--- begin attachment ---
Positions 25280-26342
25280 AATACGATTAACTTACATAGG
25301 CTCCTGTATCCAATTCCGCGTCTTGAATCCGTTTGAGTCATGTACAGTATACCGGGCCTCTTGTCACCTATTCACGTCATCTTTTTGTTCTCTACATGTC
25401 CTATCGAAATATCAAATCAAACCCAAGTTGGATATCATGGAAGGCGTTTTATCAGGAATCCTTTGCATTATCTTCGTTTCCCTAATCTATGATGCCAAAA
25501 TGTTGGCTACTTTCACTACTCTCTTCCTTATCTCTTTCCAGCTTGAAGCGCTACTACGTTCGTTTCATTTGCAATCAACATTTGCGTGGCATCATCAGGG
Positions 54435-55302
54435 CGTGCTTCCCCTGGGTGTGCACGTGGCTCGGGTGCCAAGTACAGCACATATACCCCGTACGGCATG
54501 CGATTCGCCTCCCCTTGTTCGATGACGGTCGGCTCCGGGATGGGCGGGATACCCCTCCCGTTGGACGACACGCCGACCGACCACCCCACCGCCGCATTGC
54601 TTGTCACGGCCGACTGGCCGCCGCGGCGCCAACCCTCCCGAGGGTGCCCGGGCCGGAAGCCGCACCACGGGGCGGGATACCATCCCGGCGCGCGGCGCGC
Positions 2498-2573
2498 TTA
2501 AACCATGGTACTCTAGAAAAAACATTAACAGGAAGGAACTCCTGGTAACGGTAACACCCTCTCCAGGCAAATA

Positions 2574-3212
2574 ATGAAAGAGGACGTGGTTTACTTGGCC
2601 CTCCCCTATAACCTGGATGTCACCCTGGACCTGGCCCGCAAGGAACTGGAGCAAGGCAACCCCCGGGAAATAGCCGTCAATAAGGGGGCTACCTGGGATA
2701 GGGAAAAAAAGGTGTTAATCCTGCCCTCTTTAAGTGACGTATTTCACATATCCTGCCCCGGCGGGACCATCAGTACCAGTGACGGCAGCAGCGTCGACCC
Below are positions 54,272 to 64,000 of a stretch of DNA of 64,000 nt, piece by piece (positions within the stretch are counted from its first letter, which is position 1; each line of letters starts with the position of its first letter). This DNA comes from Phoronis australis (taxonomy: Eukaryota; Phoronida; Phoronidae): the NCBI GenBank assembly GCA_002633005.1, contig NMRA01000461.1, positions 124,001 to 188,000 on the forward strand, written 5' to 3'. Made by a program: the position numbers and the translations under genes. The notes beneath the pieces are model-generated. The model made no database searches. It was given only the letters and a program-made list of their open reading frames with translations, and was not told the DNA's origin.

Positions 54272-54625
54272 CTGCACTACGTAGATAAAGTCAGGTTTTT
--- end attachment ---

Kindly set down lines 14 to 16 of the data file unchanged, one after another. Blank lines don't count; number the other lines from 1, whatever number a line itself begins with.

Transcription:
2574 ATGAAAGAGGACGTGGTTTACTTGGCC
2601 CTCCCCTATAACCTGGATGTCACCCTGGACCTGGCCCGCAAGGAACTGGAGCAAGGCAACCCCCGGGAAATAGCCGTCAATAAGGGGGCTACCTGGGATA
2701 GGGAAAAAAAGGTGTTAATCCTGCCCTCTTTAAGTGACGTATTTCACATATCCTGCCCCGGCGGGACCATCAGTACCAGTGACGGCAGCAGCGTCGACCC